honey boy
Noah Jupe as young Shia. | Amazon Studios
Noah Jupe as young Shia. | Amazon Studios
Entertainment

Amazon's 'Honey Boy' Reckons with the Dark Side of Shia LeBeouf's Child Stardom

At this point, the career trajectory of Shia LaBeouf is well known. A child star thanks to his role on Disney's Even Stevens, he went on to lead Transformers movies and get dangled as the heir apparent to the Indiana Jones franchise. But then it all came crashing down in a tabloid and Twitter blaze of very public antics and arrests over nearly 10 years.

Along the way, he reinvented himself as a performance artist. For one project, he sat with a paper bag over his head letting guests approach him with a prop. For another, he broadcast himself watching all of his movies in a theater. And still there were displays of erratic behavior, including bad tweets and accusations of plagiarism.

In Honey Boy, which premiered at the 2019 Sundance Film Festival and just dropped on Amazon Prime, he melds these two personas in a sort of public unveiling of his psyche. The movie -- written by LaBeouf and directed by Alma Har'el -- isn't really as avant garde as some expected, but it's no Hollywood tell-all. There isn't a stand-in for Michael Bay, though admittedly one actress who appears in a brief scene may be playing a fictionalized version of Even Stevens co-star Christy Carlson Romano.

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Shia as a stand-in for his father in 'Honey Boy.' | Amazon Sudios

Honey Boy really is a memoir, honing in on one specific part of LaBeouf's identity: His relationship with his alcoholic, rodeo clown father. In this lightly fictionalized telling, the Shia character is Otis Lort, played as a man by Lucas Hedges and as a kid by A Quiet Place's Noah Jupe in a remarkably layered turn. LaBeouf himself is Otis' dad, James, who hides his receding hairline behind a bandana and spins wild yarns about chickens in a Lousiana drawl. After an opening that invokes some LaBeouf's most notoriously commercial work, the plot shifts back and forth between the elder Otis, in rehab, working through his trauma with a therapist (Laura San Giacomo), and the younger Otis, bouncing between set and near squalor on the back of James' motorcycle.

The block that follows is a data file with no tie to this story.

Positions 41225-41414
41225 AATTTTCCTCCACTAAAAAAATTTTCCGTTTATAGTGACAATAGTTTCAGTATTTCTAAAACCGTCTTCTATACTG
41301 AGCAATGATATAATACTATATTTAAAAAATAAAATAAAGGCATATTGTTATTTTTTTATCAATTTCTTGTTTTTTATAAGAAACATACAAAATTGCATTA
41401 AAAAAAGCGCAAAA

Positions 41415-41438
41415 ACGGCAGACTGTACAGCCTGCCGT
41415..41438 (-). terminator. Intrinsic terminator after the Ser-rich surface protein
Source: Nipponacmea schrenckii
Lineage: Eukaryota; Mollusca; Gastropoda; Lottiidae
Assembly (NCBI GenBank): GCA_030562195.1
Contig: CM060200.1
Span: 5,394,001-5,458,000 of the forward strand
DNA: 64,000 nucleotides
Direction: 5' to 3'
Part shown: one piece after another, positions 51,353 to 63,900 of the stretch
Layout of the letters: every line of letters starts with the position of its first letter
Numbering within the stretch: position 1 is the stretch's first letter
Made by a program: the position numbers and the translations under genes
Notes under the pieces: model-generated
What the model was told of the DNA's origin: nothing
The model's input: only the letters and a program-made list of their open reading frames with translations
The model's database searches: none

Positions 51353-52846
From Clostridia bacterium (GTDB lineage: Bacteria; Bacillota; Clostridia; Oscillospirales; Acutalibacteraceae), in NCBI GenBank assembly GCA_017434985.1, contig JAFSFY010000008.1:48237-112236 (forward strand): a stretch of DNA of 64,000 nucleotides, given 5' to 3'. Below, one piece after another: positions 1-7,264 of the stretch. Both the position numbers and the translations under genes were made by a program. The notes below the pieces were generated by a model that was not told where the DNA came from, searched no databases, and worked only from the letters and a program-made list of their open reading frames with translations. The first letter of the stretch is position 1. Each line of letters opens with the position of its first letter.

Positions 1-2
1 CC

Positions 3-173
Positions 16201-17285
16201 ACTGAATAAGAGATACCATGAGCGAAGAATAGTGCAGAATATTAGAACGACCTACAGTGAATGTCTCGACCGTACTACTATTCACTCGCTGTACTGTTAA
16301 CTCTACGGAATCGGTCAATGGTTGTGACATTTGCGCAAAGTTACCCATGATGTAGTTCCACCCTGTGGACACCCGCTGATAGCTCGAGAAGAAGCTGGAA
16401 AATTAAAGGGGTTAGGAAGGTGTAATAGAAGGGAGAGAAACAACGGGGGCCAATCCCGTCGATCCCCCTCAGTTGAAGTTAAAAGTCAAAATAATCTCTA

Child Otis has James on his payroll, but the war vet is tyrannical and competitive with his son. It's literally a dick-measuring contest for him. James isolates Otis from potentially positive influences, like his Big Brother program mentor Tom (Clifton Collins Jr.). He is a taskmaster when it comes to Otis' acting, pushing him to be what he considers funny, and physically abusive when Otis challenges him in any way. There's a touch of magical realism to the film, especially in moments where the ludicrous Even Stevens-esque scenes come crashing into Otis' brutal home life. As James, LaBeouf is at his best -- a funny live wire one minute, a terror the next.

As with any celebrity memoir, there are points where you might question the indulgence of the effort -- a side plot featuring FKA Twigs seems to lean in that direction -- but, on the other hand, LaBeouf doesn't go out of his way to make the adult version of his stand-in seem sympathetic. Hedges' Otis is a self-declared egomaniac, resistant to change.

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Hedges as twenty-something Shia in rehab. | Amazon Studios

During a Q&A after the premiere screening at Sundance, LaBeouf explained that he and Har'el, who have collaborated before, starting working on the film as soon as he got out of a stint in rehab, calling it a form of "gestalt therapy" and a "ten step."

"It's strange to fetishize your pain and make a product out of it and feel guilty about it," LaBeouf said. "I felt very selfish. I didn't go into this saying, 'I'm going to fucking help people.' That wasn't my goal. I was falling apart."

Honey Boy isn't working to convince its audience that LaBeouf is healed and reformed, that we'll never see his name on TMZ again. Rather, the resolution is a coming to terms with his upbringing and specifically his father, who LaBeouf said during the Q&A that he's speaking to again after six or seven years. The movie does paint an often disturbing portrait of the life of a child actor -- forced to provide for himself, smoking cigarettes alone -- under the care of a charismatic, violent addict. Would it be as affecting or even interesting if we hadn't spent years watching LaBeouf unravel in the public eye? That's unclear. But it's also unclear if that matters. Honey Boy -- with its winks at Transformers and sitcom conventions -- knows why we're watching and maybe that's enough.

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Esther Zuckerman is a senior entertainment writer at Thrillist. Follow her on Twitter @ezwrites.